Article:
Everything old is new again.

That adage is as true in Hollywood as it is anywhere, with studios and streamers clamoring for content that is reflective – directly or indirectly – of that which has come before. Franchises rule the box office and it seems that you can’t turn around without seeing another reboot/remake/reinvention of this, that or the other thing.

So it should come as no surprise to anyone that we’ve gotten a new “Hellraiser.” After all, the recent “Halloween” sequel trilogy has been wildly successful, we’ve gotten new versions of just about every slasher movie under the sun … honestly, the only real shock is that it took this long for us to get another “Hellraiser.”

The Hulu offering takes us back to the source material, adapting the 1986 Clive Barker novella “The Hellbound Heart” that served as the basis for 1987’s Barker-helmed “Hellraiser.” This new version is directed by David Bruckner, with the screenplay adaptation courtesy of Ben Collins and Luke Piotrowski.

And it’s … meh.

The primary reason that the first “Hellraiser” was such a success, going on to inspire nine sequels before this new entry, is the fundamentally transgressive nature of the thing. That film was unsettling and challenging in ways to which audiences were not accustomed; however, envelope pushing is a LOT different nearly four decades later. We’ve seen it all before, and unfortunately, this new “Hellraiser” doesn’t seem to have anything to add to the conversation.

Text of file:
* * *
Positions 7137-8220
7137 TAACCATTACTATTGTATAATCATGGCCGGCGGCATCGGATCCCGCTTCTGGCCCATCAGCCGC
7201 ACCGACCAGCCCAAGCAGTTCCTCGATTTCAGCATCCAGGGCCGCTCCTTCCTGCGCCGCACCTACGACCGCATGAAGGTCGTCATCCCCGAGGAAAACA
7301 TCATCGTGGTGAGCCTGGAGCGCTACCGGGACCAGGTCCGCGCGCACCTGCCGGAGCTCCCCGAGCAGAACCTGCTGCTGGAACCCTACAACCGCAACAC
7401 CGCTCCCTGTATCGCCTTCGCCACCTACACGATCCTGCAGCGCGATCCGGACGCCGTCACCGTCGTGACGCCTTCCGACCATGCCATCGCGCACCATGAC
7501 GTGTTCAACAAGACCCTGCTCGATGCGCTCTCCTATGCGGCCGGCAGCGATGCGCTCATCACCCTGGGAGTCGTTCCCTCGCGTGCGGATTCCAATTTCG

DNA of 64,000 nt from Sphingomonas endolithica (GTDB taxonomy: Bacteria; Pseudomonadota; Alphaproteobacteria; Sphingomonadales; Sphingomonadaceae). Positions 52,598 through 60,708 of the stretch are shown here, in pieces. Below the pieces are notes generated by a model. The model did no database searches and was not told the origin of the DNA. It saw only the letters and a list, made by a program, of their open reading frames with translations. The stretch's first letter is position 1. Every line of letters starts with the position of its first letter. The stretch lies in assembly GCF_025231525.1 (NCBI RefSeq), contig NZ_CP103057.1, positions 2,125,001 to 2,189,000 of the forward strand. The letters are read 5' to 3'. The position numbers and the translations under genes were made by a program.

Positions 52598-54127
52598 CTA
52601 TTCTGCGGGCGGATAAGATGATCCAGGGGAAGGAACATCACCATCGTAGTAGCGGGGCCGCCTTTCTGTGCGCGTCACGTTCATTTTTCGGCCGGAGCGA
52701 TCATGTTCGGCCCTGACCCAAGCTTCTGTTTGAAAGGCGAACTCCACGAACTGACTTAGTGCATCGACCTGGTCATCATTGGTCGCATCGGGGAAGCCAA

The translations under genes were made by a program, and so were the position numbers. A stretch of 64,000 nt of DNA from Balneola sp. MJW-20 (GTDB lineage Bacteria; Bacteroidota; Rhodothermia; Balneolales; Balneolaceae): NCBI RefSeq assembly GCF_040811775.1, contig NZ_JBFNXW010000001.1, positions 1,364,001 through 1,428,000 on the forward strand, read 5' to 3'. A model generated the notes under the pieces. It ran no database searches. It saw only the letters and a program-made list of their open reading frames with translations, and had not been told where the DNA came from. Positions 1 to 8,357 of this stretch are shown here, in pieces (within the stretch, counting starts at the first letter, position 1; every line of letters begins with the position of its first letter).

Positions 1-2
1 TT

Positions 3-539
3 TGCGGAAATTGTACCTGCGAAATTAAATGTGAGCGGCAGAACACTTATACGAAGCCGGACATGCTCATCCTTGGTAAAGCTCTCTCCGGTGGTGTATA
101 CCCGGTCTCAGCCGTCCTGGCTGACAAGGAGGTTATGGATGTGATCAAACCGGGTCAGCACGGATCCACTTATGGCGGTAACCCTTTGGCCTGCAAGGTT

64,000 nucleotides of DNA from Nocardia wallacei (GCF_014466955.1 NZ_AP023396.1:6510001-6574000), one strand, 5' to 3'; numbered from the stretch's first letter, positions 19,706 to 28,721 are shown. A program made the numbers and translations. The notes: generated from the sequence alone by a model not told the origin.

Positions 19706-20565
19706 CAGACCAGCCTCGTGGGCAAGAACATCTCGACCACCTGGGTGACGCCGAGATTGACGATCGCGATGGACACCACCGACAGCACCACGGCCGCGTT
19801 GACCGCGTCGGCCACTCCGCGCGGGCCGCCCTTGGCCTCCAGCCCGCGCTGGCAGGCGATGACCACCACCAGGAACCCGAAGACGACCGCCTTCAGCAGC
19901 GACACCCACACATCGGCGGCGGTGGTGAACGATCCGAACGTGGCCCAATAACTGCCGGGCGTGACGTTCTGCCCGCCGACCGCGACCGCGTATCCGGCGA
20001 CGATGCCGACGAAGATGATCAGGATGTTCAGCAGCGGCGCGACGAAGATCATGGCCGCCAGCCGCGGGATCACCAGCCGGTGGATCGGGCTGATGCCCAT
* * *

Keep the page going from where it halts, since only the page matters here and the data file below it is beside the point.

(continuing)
Oh, sure, there are some moments of well-executed gore and a couple of solid fan service moments, but the truth is that the whole thing is well … a bit dull, actually, which is the last thing anyone should want to hear about a horror movie – particularly one that remakes a classic. It all feels rote and vaguely sanitized, failing to clear the admittedly high bar.